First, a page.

Congress has failed to adopt any program to regulate greenhouse gas emissions. However, the Supreme Court ruled in 2007 that the Environmental Protection Agency had the authority to regulate greenhouse gases under the Clean Air Act. So now the EPA is ordering the states to devise regulations that comply with the EPA's new greenhouse gas emissions limits. If a state fails to do so, the agency will impose a Federal Implementation Plan on the state and issue emissions permits itself. In addition, the EPA decided to regulate only facilities that emit 75,000 tons of greenhouse emissions per year.
Now the Texas attorney general and the head of the state's Commission on Environmental Quality are telling the EPA to back off [pdf]. Among other things, Texas officials assert that the EPA's January 2, 2011 deadline for enacting regulations that conform to the EPA's plans is a hustle that violates its own rulemaking provisions that allow much more time for deliberation. In addition, the Texas officials are arguing that the EPA is further violating the Clean Air Act which requires the agency to regulate facilities that emit more 100 to 250 tons of specified pollutants, not just those that exceed a threshold of 75,000 tons. In this case, Texas is calling the EPA's Clean Air Act bluff because at 100 to 250 tons per year, the agency would have to regulate more than 6 million facilities instead of fewer than 1,000.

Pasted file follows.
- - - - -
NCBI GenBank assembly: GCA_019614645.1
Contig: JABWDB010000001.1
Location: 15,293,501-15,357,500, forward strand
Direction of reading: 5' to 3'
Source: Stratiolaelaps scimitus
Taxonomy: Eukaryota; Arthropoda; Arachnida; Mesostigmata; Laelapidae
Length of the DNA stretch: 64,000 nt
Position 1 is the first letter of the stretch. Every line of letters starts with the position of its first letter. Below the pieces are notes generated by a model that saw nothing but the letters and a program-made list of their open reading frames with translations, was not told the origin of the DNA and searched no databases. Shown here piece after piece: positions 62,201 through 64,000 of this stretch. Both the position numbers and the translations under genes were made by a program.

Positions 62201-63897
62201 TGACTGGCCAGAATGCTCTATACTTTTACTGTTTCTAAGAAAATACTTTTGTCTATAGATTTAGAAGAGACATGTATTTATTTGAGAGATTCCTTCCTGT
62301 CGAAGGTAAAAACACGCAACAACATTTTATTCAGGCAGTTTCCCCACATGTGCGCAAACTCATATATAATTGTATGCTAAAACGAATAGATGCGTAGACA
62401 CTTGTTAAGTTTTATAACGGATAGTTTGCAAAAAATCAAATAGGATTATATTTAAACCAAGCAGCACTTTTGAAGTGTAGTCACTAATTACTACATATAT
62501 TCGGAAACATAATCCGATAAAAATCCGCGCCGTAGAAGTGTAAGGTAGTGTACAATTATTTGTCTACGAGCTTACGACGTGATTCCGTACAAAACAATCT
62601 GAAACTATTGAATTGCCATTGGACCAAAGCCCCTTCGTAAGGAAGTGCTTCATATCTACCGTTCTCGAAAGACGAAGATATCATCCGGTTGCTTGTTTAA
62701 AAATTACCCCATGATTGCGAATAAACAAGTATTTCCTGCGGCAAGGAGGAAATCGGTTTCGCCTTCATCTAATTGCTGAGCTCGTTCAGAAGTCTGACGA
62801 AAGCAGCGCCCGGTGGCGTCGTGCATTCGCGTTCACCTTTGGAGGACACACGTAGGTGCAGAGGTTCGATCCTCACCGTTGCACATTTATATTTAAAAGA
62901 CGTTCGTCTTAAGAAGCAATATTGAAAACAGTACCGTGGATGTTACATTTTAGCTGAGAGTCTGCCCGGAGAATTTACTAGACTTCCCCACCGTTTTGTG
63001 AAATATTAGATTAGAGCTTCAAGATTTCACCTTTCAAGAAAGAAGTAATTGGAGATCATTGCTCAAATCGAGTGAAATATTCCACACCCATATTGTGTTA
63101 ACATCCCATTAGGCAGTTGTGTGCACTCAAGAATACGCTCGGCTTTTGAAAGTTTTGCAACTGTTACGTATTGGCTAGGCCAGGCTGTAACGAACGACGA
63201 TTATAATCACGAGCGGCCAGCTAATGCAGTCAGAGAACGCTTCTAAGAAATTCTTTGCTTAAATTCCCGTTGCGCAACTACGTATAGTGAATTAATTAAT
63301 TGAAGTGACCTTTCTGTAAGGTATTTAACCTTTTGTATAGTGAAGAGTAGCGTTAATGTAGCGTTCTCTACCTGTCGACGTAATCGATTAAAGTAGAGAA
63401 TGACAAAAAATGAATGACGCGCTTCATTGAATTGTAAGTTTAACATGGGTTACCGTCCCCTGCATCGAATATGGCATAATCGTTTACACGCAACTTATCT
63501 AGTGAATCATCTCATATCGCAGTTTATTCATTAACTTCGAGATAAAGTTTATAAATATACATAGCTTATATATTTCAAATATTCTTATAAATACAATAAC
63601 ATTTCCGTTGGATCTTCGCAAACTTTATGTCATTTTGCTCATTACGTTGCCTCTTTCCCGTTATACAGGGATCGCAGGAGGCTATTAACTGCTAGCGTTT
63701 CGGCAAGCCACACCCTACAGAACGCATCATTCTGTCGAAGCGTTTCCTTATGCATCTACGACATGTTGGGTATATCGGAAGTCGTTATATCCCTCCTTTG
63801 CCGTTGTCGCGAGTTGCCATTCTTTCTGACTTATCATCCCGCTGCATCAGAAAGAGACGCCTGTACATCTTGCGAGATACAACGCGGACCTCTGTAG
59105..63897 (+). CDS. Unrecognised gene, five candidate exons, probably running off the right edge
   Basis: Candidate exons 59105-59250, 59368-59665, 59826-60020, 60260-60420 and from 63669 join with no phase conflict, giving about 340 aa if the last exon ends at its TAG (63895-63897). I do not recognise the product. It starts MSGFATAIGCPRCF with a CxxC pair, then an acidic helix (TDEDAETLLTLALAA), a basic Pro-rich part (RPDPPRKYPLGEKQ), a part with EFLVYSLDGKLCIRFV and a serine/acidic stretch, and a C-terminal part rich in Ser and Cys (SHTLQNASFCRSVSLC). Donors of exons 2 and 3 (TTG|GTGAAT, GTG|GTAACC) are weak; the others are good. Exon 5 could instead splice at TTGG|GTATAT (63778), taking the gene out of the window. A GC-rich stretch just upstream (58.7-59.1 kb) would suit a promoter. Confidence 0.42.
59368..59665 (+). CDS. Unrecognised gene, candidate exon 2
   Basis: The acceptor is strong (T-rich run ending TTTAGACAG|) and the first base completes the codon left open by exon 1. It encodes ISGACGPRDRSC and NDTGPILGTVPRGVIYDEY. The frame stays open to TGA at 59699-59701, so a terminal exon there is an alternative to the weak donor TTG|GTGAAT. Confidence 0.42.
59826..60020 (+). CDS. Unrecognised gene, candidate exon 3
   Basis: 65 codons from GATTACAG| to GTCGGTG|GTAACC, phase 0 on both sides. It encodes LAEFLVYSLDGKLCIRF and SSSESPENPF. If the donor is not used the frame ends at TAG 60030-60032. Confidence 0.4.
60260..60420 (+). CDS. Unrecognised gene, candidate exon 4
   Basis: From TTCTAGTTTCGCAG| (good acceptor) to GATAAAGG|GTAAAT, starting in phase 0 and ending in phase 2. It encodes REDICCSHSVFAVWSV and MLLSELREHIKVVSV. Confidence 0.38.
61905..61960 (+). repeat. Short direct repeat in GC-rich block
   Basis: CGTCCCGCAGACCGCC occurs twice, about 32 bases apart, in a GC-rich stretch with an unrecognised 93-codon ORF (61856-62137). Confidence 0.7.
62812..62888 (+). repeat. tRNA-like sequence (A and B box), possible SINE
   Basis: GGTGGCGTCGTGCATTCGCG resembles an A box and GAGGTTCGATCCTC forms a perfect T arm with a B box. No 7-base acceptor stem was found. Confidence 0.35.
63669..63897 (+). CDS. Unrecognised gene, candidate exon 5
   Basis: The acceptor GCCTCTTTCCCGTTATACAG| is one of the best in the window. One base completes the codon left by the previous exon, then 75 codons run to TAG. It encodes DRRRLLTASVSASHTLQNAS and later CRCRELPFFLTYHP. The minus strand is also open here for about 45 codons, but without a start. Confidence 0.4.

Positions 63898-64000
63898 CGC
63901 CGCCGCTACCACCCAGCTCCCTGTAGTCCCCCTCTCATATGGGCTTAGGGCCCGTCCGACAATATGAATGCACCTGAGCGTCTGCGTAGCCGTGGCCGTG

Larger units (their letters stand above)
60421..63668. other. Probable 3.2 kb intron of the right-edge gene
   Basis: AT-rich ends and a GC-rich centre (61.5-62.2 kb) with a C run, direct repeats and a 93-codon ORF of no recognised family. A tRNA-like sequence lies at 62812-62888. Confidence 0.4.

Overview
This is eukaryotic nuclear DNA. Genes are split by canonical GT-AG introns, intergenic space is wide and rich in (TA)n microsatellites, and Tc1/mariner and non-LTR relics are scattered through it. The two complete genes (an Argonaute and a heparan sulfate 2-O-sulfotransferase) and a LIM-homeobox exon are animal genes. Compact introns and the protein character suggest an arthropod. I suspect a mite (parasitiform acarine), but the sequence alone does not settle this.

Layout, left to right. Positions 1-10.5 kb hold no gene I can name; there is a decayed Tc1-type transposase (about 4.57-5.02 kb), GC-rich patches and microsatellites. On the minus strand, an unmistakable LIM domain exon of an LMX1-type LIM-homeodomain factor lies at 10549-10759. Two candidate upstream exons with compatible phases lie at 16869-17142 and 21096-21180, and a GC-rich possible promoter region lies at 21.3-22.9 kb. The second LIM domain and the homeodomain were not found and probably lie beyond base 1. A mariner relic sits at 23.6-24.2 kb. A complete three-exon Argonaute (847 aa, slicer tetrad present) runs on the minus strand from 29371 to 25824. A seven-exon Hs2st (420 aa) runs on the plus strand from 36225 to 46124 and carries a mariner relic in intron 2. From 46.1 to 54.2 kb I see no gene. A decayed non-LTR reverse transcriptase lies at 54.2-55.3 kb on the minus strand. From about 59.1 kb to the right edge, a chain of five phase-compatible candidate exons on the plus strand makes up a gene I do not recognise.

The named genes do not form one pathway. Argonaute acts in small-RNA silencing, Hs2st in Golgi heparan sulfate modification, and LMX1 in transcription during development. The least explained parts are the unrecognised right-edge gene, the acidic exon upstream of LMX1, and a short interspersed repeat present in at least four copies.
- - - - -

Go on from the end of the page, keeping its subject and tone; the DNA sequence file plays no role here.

If Texas prevails in the federal courts, that would mean that the U.S. would have no federal program regulating greenhouse gas emissions.